Immunity to Influenza is dependent on MHC II polymorphism: study with 2 HLA transgenic strains

David Luckey, Eric A. Weaver, Douglas G. Osborne, Daniel D. Billadeau, Veena Taneja

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24 Scopus citations


Major histocompatibility complex II (MHC II) molecules are involved in antigen presentation and the development of a functional adaptive immune response. Evolutionary selection for MHC molecules that effectively clear infectious agents provides an advantage to humans. However, certain class II molecules are associated with autoimmune diseases. In this study we infected autoimmune-susceptible DRB1*0401.AEo and non-susceptible *0402.AEo mice with H1N1 influenza and determined clearance and protective immunity to H3N2 virus. *0401 mice generated a robust TLR-triggered immune response and cleared H1N1 influenza virus infection. After vaccination and challenge with H1N1, *0401 mice, when challenged with H3N2, generated cross-protective immunity to heterosubtypic H3N2 influenza strain whereas *0402 mice cleared the H1N1 infection but did not generate cross-protective immunity against the H3N2 influenza strain. The intracellular trafficking route of MHCII revealed that *0401 molecules traffic through the late endosome/lysosomes while *0402 molecules traffic into early endosomes. This suggested that trafficking of MHCII could affect the functional output of the innate immune response and clearance of viral infections. Also, DRB1*0401 mice live longer than HLA-DRB1*0402 mice. The study provides a potential hypothesis for evolutionary selection of *0401 molecule, even though it is associated with autoreactivity, which may be dependent on the availability of peptide repertoire of self-antigens.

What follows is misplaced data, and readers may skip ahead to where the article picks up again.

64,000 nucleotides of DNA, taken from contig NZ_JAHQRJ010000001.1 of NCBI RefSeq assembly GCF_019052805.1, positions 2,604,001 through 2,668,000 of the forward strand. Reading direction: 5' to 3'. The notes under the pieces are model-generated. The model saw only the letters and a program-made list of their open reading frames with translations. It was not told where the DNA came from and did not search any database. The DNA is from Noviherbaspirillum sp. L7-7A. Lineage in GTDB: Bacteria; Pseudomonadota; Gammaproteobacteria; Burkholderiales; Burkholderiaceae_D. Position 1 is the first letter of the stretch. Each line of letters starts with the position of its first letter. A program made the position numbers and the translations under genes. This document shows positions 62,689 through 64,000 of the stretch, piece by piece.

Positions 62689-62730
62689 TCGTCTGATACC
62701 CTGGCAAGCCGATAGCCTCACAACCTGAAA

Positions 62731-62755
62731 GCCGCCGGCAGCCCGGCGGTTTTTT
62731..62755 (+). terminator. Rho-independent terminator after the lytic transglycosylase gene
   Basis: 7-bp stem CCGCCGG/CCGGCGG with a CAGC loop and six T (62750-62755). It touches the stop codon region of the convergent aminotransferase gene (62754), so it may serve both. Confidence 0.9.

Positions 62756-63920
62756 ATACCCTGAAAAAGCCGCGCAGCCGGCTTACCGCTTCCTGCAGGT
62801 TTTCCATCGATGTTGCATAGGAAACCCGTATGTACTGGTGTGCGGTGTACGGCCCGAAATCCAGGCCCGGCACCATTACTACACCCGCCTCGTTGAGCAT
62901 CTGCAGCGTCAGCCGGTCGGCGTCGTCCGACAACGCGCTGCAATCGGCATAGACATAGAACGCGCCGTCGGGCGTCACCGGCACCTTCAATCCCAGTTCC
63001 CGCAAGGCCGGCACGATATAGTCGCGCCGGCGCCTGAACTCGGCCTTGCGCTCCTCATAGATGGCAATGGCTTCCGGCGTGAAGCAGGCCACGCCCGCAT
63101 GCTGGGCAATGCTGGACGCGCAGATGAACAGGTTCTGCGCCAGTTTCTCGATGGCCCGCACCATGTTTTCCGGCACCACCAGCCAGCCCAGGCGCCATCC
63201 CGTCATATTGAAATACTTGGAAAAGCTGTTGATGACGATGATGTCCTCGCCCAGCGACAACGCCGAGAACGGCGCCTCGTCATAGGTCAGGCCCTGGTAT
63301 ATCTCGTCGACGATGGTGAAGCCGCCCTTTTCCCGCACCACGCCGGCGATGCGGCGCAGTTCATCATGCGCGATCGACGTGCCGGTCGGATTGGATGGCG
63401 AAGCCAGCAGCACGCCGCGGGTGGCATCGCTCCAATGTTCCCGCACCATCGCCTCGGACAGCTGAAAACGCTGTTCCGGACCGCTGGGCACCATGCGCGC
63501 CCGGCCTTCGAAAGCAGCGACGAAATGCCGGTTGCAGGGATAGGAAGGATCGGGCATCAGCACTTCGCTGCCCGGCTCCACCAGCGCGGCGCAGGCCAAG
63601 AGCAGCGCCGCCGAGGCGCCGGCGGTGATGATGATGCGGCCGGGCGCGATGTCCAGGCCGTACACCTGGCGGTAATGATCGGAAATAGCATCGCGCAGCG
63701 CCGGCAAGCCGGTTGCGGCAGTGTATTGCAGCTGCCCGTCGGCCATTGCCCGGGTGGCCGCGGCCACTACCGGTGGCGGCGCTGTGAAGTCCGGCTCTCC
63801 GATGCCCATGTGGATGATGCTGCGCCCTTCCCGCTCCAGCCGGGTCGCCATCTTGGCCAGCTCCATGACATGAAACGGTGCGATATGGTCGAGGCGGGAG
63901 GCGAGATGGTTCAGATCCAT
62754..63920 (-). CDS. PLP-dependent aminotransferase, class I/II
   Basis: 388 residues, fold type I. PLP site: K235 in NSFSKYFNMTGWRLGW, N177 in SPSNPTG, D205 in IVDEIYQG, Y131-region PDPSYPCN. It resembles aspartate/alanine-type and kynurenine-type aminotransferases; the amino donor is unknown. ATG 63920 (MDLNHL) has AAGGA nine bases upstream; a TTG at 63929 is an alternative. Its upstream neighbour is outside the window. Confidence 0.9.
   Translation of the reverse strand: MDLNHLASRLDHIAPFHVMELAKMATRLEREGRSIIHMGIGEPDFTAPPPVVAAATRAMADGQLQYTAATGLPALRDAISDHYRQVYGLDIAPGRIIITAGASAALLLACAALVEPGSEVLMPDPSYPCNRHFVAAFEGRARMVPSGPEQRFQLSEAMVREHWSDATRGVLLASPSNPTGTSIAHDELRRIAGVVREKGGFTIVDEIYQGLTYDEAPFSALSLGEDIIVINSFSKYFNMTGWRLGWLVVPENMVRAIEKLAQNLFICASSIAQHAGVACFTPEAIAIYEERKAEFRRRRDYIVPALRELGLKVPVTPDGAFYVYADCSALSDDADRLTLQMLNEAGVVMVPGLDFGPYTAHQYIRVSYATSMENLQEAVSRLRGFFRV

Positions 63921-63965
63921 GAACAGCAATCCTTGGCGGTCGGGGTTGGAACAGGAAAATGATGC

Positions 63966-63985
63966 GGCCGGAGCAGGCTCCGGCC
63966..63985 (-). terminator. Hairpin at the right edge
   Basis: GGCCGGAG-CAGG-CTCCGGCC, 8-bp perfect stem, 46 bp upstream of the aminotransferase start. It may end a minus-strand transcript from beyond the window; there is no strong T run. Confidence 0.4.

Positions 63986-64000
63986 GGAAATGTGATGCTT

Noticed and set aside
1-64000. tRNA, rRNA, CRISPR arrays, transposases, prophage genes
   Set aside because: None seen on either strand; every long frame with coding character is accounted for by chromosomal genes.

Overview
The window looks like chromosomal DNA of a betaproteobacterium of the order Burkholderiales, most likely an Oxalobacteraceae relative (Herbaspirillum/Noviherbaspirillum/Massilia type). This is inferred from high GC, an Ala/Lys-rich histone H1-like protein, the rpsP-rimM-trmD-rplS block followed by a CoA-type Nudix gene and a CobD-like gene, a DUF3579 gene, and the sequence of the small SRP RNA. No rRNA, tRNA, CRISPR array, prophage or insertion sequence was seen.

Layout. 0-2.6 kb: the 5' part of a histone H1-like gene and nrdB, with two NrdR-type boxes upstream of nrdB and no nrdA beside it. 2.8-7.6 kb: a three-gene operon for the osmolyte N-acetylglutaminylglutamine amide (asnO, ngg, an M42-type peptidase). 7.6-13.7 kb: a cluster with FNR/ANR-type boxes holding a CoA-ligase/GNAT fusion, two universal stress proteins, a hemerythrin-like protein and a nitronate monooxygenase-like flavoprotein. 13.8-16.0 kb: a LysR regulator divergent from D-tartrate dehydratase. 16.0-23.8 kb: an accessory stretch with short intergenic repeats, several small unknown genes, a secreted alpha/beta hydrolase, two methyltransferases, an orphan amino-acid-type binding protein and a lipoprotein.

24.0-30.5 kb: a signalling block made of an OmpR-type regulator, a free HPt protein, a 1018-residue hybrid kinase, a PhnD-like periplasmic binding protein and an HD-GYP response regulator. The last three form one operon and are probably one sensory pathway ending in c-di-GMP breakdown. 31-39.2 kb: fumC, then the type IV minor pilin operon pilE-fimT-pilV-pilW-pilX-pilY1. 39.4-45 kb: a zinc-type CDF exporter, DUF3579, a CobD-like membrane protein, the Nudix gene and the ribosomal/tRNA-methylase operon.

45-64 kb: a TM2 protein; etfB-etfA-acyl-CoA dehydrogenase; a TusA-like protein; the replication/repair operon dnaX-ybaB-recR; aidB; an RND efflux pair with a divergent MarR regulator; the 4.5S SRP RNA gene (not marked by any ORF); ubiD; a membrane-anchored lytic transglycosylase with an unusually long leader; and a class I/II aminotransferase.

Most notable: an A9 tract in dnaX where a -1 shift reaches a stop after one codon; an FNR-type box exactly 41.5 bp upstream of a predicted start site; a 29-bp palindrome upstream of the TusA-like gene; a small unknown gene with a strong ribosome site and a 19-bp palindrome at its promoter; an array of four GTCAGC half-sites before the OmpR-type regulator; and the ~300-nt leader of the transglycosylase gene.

Original languageEnglish (US)
Article number19061
JournalScientific reports
Issue number1
StatePublished - Dec 1 2019

ASJC Scopus subject areas

  • General


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